While the London terror attack was indeed violent and brutal, killing seven people and injuring 48 more, according to the British, the U.S. media posted overly dramatic headlines when reporting the story. One specifically, from the New York Times, announced in glaringly big letters that the U.K. was “reeling” from the attacks and that Britain was “under siege.” Feeling miffed, the British took to Twitter to tell the U.S. exactly what does make them reel, and it’s not terrorism.

Don’t ‘reel’ – keep calm and carry on tweeting

As noted by British-born comedian, John Oliver on “Last Week Tonight,” the British are a bit tougher than that (stiff upper lip and all) and while people are mourning, they certainly aren’t “reeling,” and are definitely not “under siege.”

Oliver went on to point out the man who was captured in a now-viral photo, calmly evacuating from a pub with a pint glass of beer in his hand.

He also mentioned a man who witnessed the Terror Attack as it happened, while dining out on Saturday night. That man went back to the restaurant the next morning to pay his bill and generously tip the serving staff.

When interviewed by a reporter at the restaurant, he said the British are not going to “let these people win,” going on to say if what he was out and about doing on a Saturday night offends the terrorists, he will do it more, saying that attitude is what “makes London great.”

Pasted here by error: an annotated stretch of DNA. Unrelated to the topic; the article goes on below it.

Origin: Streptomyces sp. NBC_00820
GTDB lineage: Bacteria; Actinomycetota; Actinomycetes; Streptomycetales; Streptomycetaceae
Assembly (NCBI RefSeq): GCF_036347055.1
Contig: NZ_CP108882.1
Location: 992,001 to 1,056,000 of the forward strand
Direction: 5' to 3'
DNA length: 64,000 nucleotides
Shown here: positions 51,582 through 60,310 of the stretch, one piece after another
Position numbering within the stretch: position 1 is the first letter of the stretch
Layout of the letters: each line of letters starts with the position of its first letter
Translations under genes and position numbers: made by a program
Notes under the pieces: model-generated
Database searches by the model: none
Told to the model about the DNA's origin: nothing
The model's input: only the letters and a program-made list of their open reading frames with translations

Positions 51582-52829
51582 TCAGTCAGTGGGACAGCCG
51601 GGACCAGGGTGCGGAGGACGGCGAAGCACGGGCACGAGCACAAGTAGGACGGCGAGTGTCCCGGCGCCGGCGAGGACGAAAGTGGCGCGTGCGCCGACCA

Things that do leave Britain reeling

Probably the best response to the over-exaggerated U.S.

headlines was the brand new hashtag, #ThingsThatLeaveBritainReeling that was trending on Sunday. The following gives an idea of what does “peeve” the people and are some of the best examples of the thousands of messages sent.

One Twitter user perfectly captioned the viral photo of the man evacuating with his beer.

As noted by the Metro, social awkwardness always makes the British feel uncomfortable, as with this Twitter user

One thing the British really hate is people who jump the queue, aptly pictured by this user:

When grocery stores change the layout, totally confusing regular customers, they are definitely left "reeling" in the aisles.

The controversy between the use of U.S. English and its original source always peeves the British.

Horror of horrors, how can a person eat a Kit Kat that way?

This Twitter user showed the true reaction to the London and Manchester terror attacks by posting an image of the One Love Manchester benefit concert, attended by some 50,000 British people.

Another horrifying fact that upsets the British relates to their favorite chocolates, Quality Street, and the ever-decreasing size of their packaging.

These last images from World War II probably say it all: